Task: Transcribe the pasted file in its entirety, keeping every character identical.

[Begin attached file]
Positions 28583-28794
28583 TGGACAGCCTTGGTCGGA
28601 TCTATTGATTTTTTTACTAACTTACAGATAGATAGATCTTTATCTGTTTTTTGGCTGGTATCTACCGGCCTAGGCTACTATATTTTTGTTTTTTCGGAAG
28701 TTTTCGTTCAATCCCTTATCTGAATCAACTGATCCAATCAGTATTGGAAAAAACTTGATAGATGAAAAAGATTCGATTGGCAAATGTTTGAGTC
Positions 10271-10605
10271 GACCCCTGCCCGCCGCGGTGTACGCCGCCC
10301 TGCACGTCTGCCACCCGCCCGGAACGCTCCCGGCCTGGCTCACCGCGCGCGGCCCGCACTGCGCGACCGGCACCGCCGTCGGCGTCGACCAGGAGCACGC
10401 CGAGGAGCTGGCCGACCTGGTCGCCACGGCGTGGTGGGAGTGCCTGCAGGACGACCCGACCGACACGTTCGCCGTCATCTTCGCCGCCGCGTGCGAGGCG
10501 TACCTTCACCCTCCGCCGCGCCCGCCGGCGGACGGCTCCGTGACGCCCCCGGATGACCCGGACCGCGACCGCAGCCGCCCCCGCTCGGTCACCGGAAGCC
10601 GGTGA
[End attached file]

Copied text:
Positions 28583-28794
28583 TGGACAGCCTTGGTCGGA
28601 TCTATTGATTTTTTTACTAACTTACAGATAGATAGATCTTTATCTGTTTTTTGGCTGGTATCTACCGGCCTAGGCTACTATATTTTTGTTTTTTCGGAAG
28701 TTTTCGTTCAATCCCTTATCTGAATCAACTGATCCAATCAGTATTGGAAAAAACTTGATAGATGAAAAAGATTCGATTGGCAAATGTTTGAGTC
Positions 10271-10605
10271 GACCCCTGCCCGCCGCGGTGTACGCCGCCC
10301 TGCACGTCTGCCACCCGCCCGGAACGCTCCCGGCCTGGCTCACCGCGCGCGGCCCGCACTGCGCGACCGGCACCGCCGTCGGCGTCGACCAGGAGCACGC
10401 CGAGGAGCTGGCCGACCTGGTCGCCACGGCGTGGTGGGAGTGCCTGCAGGACGACCCGACCGACACGTTCGCCGTCATCTTCGCCGCCGCGTGCGAGGCG
10501 TACCTTCACCCTCCGCCGCGCCCGCCGGCGGACGGCTCCGTGACGCCCCCGGATGACCCGGACCGCGACCGCAGCCGCCCCCGCTCGGTCACCGGAAGCC
10601 GGTGA